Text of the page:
We have a lot of munchkin layers to keep Milo warm, including wool base layers, fleeces, beanies, and his (enviable) puff suit.
When we’re not out on an adventure, we’re still pretty much out on an adventure. We live off-grid in our Airstream for most of the year, which means we’re kind of on a perpetual camping trip. We filter almost all of our water out of lakes and rivers, we power the Airstream with solar and we heat with a wood stove. Not much has changed there, except for the slightly weird contrasts between being outside with a chainsaw and ax splitting firewood (a relatively not-delicate task) to coming inside to feed a baby, which is such a quiet, intimate experience. We have a little sleeping area set up for Milo with a slumber pod and a bassinet, so we definitely have to be more quiet during nap time, but it’s more or less life as usual at home.
We won’t dive too much into the how-to’s and nitty gritty of all things baby and Airstream, but if you’re interested, follow along on instagram at @kendal.strachan.
What we will go into, however, is how all these changes of pace, new ways to go on adventures, and seeing life from Milo’s little awe-filled perspective has impacted where we’re headed, and what’s valuable to us day-to-day and long-term.
We both had relatively suburban childhoods. Kendal grew up near Philadelphia and Collin grew up near San Antonio, Texas. While we enjoyed walks on nice days and playing in the backyard, a deeper connection to the world around us came later in life. For Milo, we’re re-writing that story a bit. While we’d love for him to grow up with a love for the outdoors and this style of life we’ve chosen, we don’t expect him to follow in our footsteps. Instead, what we’d like him to learn is that his way of life is his choice. We hope to model to him that there’s not one “normal” or even “right” way to call a place home, earn a living, make friends, whatever. Rather, he should explore, try new things, travel, and find what fuels him.
Because that’s what we’re doing.
On the day-to-day, our activities may look a bit different, but our life mission is no different at all. We believe that life is worth living. We believe that if it’s raining here and sunny there, you can hop in the car and go! Who cares about a 6 hour drive? We believe that entrepreneurship and building wealth can have nothing to do with greed, and everything to do with owning your days and calling your shots, all while participating in something bigger than you.
That is why we chose to bring the little guy along for our adventure. It just wasn’t worth keeping to ourselves.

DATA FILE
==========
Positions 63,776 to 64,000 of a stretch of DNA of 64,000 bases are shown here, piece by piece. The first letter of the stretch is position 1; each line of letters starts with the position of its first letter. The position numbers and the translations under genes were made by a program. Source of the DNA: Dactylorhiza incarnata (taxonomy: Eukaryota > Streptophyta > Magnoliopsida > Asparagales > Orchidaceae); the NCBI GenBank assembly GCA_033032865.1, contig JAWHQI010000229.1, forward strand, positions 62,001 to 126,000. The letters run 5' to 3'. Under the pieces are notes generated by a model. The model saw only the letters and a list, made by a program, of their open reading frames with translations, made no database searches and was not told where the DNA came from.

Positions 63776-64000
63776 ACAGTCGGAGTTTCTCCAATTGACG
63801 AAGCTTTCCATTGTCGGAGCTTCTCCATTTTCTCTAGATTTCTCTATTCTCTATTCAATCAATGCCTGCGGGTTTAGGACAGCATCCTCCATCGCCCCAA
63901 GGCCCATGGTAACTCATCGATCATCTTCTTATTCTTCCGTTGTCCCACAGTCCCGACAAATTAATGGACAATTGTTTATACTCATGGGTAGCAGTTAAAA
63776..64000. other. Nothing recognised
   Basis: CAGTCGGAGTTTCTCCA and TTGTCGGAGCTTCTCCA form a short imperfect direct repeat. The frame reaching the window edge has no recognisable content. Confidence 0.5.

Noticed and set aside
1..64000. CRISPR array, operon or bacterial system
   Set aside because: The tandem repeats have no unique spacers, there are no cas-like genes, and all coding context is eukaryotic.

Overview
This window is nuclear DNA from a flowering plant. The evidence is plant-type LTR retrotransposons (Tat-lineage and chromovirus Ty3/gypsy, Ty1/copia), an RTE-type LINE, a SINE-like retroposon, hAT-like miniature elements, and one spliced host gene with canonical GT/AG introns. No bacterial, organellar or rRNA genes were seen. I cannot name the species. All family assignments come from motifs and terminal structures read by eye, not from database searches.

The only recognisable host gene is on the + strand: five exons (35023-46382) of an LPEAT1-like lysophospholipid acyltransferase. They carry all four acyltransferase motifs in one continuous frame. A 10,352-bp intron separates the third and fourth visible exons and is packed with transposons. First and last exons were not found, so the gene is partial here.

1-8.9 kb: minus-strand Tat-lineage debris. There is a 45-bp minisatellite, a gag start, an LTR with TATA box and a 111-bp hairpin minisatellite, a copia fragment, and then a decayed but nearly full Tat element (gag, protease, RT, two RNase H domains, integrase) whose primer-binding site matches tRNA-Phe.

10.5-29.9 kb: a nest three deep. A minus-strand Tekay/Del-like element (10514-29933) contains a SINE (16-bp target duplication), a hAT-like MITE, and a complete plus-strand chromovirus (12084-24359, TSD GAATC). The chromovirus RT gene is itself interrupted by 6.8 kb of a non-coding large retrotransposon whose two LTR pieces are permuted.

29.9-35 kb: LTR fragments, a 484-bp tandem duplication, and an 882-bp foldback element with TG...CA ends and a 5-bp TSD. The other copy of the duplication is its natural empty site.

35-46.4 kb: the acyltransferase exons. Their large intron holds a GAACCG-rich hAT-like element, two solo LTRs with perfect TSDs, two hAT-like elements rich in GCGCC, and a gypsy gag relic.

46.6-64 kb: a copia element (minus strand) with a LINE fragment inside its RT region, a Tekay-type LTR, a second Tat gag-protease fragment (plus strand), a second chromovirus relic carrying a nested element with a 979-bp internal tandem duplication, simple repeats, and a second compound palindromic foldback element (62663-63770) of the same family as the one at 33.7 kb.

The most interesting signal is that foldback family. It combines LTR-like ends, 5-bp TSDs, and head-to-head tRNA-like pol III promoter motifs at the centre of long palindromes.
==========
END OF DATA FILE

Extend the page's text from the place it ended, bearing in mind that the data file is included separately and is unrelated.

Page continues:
One of the reasons why we’ve connected with PARKIT over the years is their mission to #EnjoyTheExploration. When life becomes a means to an end - work all week for the weekend, save up to retire well, go to school for 20 years so that you can be a useful member of society, we stop living in the moment. We stop enjoying the exploration and begin to idolize the end result.
The only end is right here, and we want to be here for it, not just turn it into a means for “something better.” More importantly, we believe that teaching Milo to be here for it is one of the best life lessons we can impart to him.
So we’re here for this journey together. Some days, even weeks, are incredibly mundane. It’s chores and computer work (I’m currently sitting in the rain, and the most exciting thing I’ve done today is fill the Airstream with water - woohoo) and as winter sets in, 9:30 sunrises and 4pm sunsets. But it also all so real. Milo decided he could roll over today and did so 9 times in a row. For a parent, that’s like…huge.
I’m pretty sure we’ll look back and, while the big hikes and the ice caves and cool flights will be great memories, we’ll sit around the table with family one day and talk with even bigger smiles and more laughs about the little moments that we were able to soak up because we chose just to be here.
Maybe picking up and driving north and chainsawing through frozen lakes and childbirth and all that craziness isn’t for you. Wouldn’t blame you. But being present, enjoying the exploration - that is for you. I’m sure of it.
See ya out there.
-Collin, Kendal, and Milo (and Bailey 🐾)
READ PART 2: Airstreaming Across Alaska | Off-Grid Alaska
READ PART 3: Airstreaming Across Alaska | Other Wordly Beauty
READ PART 4: Airstreaming Across Alaska | “I am not living in a trailer.”
READ PART 5: "There Is No Bad Weather, Just Bad Gear."